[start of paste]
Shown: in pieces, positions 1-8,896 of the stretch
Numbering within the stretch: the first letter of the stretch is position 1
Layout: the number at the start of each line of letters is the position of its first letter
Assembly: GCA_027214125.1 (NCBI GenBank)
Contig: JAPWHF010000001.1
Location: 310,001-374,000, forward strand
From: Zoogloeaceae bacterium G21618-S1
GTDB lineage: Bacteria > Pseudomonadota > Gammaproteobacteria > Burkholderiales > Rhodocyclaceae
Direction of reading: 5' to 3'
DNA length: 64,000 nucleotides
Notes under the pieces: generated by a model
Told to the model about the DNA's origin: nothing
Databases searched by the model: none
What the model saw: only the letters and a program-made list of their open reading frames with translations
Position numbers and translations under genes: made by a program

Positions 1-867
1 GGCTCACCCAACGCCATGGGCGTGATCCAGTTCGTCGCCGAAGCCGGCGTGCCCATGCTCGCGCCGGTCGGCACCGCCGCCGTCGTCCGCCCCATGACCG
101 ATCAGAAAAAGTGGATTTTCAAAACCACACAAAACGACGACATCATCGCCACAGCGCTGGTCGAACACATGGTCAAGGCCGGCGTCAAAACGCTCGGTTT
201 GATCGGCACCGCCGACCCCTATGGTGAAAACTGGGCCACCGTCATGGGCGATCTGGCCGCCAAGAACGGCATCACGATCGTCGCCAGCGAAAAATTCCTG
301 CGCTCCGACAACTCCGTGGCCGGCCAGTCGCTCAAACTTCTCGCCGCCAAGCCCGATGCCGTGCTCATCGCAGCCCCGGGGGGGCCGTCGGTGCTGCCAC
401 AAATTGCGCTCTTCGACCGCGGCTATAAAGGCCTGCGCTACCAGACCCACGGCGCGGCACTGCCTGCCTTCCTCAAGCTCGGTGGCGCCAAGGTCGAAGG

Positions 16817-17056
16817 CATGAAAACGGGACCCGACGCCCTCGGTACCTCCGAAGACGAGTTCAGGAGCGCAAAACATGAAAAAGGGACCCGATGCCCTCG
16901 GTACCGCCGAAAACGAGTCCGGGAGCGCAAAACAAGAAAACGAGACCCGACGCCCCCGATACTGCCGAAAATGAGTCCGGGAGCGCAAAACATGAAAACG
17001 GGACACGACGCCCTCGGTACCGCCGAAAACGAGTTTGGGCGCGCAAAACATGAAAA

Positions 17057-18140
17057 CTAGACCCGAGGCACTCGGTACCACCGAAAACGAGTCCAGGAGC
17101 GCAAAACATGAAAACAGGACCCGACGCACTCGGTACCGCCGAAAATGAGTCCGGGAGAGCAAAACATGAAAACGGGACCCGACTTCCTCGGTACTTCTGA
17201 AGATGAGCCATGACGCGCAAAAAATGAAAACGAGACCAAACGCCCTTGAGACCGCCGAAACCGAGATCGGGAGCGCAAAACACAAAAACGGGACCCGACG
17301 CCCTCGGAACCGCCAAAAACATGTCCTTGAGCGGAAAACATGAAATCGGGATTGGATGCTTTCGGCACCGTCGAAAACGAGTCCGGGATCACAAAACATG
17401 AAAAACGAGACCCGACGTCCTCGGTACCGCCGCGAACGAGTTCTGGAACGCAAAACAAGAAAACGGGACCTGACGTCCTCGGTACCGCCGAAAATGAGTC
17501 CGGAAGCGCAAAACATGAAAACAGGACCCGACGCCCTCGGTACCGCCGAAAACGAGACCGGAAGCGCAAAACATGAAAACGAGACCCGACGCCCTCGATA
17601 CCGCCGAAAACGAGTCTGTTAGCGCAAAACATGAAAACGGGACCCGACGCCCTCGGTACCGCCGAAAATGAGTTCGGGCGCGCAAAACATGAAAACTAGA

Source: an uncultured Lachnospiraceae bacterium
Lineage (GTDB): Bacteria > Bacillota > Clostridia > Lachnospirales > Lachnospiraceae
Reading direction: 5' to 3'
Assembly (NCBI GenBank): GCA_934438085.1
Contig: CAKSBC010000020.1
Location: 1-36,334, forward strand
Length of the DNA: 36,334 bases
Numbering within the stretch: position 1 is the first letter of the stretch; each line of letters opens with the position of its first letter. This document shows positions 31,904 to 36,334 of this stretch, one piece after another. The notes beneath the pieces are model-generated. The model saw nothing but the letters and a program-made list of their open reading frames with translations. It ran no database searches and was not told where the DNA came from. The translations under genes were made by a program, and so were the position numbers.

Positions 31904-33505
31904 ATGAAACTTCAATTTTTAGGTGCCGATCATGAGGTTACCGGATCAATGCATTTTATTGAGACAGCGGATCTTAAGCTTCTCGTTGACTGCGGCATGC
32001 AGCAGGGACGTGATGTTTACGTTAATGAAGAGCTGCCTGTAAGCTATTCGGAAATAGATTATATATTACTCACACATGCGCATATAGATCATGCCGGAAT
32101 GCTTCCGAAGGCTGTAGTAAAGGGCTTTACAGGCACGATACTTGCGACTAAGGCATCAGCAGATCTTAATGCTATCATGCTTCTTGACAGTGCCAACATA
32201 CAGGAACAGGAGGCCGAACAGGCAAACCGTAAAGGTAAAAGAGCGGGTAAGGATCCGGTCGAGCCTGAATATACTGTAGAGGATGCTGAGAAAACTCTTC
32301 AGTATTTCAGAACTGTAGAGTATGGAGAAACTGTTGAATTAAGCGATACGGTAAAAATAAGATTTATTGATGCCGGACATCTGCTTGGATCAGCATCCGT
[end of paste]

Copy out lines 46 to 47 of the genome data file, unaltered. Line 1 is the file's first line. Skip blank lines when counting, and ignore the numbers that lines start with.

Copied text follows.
32201 CAGGAACAGGAGGCCGAACAGGCAAACCGTAAAGGTAAAAGAGCGGGTAAGGATCCGGTCGAGCCTGAATATACTGTAGAGGATGCTGAGAAAACTCTTC
32301 AGTATTTCAGAACTGTAGAGTATGGAGAAACTGTTGAATTAAGCGATACGGTAAAAATAAGATTTATTGATGCCGGACATCTGCTTGGATCAGCATCCGT